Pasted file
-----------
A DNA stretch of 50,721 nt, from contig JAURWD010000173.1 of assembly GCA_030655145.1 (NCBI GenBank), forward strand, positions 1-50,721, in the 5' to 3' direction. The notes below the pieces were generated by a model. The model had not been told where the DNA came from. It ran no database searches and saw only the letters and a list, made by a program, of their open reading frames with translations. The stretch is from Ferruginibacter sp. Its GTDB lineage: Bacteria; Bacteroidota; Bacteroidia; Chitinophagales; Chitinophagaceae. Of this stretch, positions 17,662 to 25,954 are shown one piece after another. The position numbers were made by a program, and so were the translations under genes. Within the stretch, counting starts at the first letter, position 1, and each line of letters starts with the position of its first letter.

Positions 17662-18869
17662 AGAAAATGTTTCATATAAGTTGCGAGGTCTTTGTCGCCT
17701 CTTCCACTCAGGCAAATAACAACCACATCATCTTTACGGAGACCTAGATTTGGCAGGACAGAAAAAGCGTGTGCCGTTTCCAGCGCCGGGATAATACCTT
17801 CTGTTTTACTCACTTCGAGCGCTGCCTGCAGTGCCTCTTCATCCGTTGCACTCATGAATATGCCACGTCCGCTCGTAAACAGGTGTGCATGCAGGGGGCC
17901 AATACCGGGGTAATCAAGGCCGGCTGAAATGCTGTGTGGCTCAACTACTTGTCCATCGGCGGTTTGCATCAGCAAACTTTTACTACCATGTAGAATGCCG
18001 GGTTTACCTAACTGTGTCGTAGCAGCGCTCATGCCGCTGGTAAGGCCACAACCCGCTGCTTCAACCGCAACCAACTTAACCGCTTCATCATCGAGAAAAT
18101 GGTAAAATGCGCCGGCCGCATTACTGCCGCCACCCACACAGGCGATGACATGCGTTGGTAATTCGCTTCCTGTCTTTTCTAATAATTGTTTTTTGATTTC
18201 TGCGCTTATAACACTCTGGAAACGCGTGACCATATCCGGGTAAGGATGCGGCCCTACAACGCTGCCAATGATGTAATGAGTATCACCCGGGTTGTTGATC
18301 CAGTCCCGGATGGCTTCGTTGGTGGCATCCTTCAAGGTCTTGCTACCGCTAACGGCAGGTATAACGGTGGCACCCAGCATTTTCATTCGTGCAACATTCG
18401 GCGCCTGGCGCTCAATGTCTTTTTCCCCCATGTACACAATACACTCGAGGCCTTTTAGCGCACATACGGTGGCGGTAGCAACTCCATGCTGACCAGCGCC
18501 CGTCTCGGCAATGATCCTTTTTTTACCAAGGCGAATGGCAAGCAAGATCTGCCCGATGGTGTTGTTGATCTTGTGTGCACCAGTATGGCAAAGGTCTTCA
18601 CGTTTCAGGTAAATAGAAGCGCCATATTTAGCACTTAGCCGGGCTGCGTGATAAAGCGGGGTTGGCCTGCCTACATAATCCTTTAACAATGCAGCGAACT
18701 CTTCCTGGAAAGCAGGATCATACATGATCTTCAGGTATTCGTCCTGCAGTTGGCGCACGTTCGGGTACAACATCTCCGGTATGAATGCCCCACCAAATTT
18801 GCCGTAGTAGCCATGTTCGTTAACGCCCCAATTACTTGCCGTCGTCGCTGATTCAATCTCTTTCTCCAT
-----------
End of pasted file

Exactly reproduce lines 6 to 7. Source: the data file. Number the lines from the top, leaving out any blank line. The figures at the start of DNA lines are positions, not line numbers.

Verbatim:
17901 AATACCGGGGTAATCAAGGCCGGCTGAAATGCTGTGTGGCTCAACTACTTGTCCATCGGCGGTTTGCATCAGCAAACTTTTACTACCATGTAGAATGCCG
18001 GGTTTACCTAACTGTGTCGTAGCAGCGCTCATGCCGCTGGTAAGGCCACAACCCGCTGCTTCAACCGCAACCAACTTAACCGCTTCATCATCGAGAAAAT